On the theme of showing the depth that LGBT culture has to offer in a positive light, the tracks that the duo produce fall outside of the pop-facing sonic pallet which is often associated with the gay community. Joey discusses his own relationship with finding an identity within his sexuality; “I wasn’t into to stereotypical gay stuff,” he says with well-utilised air-quotation marks, ‘and I didn’t come out of the closet until I was like 26 or 27. I just didn’t want to be lumped into things which I didn’t relate to.’

The artist, who found his way into music through the church band scene of the southern states, eventually reasoned his own path into self-acceptance, “I remember saying to myself, ‘if you don’t like the definition of what being gay is, then redefine it and figure out what it means for you.”

Joey is quick to clarify that, as he grew more comfortable within his sexuality, he came to enjoy the archetypal cornerstones of gay culture that he once rejected. “I became really happy for the camp, stereotypical gay stuff,” he reflects. ‘Cause there are so many people who came before us who we view as this stereotype, but they fought their asses off to be able to be in a community where they can talk about their interests.’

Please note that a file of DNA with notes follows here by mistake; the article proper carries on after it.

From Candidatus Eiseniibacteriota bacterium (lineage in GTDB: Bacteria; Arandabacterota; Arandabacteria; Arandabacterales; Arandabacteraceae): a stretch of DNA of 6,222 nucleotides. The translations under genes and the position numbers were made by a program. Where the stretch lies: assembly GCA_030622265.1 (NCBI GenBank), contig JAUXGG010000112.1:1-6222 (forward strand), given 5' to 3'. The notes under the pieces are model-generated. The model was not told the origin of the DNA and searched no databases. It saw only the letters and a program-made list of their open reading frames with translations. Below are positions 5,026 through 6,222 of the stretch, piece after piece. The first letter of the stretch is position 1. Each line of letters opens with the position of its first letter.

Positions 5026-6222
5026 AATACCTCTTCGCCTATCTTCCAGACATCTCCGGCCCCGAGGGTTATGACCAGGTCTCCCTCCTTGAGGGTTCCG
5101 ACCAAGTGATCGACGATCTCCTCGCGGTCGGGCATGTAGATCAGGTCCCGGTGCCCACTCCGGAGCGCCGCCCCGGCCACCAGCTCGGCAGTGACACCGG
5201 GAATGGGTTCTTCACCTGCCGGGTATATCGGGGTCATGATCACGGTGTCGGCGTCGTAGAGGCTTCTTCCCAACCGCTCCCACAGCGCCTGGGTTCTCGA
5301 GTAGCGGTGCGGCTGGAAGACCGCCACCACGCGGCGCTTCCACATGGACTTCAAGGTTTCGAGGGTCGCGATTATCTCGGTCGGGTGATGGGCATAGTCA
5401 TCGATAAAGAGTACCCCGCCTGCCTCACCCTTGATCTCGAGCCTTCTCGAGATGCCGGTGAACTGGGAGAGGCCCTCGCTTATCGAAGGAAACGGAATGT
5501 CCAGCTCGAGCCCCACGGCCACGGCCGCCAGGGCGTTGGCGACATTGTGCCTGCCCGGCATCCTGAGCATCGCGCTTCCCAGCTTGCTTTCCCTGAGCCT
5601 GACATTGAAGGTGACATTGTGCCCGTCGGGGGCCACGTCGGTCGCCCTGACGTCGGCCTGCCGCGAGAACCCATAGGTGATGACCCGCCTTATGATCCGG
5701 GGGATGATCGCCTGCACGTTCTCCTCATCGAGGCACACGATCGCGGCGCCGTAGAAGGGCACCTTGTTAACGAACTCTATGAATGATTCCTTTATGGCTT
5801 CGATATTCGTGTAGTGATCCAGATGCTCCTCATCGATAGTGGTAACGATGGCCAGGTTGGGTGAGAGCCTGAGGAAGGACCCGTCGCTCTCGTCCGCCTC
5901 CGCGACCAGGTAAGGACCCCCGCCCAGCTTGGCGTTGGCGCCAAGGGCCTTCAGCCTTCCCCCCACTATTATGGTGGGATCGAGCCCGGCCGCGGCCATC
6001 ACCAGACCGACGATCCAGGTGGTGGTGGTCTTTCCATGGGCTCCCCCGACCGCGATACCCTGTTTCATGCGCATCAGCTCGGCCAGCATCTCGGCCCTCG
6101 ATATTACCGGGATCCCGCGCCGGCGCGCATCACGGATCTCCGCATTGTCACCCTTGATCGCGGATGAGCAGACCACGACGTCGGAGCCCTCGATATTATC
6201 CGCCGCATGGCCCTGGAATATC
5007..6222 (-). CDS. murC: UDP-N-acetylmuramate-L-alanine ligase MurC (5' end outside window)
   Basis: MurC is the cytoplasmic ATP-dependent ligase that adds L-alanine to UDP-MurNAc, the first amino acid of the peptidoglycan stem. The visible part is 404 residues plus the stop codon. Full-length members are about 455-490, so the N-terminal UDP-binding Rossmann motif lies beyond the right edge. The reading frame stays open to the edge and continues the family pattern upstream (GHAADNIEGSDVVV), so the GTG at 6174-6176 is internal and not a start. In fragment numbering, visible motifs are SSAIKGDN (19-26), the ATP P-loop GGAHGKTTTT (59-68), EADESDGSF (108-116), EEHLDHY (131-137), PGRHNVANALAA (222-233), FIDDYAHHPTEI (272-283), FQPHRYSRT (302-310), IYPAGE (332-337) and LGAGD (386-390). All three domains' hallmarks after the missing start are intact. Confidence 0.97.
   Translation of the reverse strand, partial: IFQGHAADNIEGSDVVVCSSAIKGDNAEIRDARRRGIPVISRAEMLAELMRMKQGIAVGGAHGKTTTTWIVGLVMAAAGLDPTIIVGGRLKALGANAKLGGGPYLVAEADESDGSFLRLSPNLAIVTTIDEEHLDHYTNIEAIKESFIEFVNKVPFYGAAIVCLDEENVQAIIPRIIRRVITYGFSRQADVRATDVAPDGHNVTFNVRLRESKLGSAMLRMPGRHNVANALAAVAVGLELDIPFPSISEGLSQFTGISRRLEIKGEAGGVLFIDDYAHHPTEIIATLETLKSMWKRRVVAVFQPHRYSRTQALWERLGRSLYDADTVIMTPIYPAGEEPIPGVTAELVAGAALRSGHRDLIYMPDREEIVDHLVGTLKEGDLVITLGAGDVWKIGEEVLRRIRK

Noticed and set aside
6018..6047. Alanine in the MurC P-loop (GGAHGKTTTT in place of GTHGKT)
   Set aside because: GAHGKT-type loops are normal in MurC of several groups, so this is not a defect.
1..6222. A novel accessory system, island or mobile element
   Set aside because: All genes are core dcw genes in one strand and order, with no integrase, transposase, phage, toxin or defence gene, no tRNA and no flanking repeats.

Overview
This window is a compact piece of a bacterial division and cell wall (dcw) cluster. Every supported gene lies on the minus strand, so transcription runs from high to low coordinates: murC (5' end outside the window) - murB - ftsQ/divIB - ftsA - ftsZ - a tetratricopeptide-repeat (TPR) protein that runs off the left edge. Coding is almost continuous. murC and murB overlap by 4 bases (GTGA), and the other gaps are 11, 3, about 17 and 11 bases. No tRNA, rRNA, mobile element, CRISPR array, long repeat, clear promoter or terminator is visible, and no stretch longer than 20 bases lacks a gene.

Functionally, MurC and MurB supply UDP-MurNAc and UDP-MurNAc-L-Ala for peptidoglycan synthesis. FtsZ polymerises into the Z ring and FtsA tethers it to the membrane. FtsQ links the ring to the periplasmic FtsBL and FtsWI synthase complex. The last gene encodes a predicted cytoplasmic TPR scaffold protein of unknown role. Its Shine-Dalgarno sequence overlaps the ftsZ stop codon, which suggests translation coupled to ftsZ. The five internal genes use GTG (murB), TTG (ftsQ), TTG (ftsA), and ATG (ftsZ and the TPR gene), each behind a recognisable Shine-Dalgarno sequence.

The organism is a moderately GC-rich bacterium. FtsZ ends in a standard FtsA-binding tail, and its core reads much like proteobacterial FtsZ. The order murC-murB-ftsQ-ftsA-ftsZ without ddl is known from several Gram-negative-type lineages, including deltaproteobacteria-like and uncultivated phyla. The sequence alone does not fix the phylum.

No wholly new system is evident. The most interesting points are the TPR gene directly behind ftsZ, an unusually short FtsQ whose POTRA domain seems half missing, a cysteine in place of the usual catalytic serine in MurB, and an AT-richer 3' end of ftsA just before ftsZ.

Whether intentionally or not, it feels as if Roddy & Joey are cultivating a community of their own through the MAN ON MAN project. As lockdown thaws and the possibility of normal life resuming grows into a reality, this project has not only endured, but thrived, and MoM will be touring in the near future.

“It’s going to look fucking fierce,” Roddy promises. ‘It’s going to look really rad, it’ll be a full band. Ideally we’d be out playing shows right now.. that’s not going to happen, but its’ coming soon.”

check out MAN ON MAN’s debut album here
and read RIOT’s full 8/10 review here

Author avatar
Matt Ganfield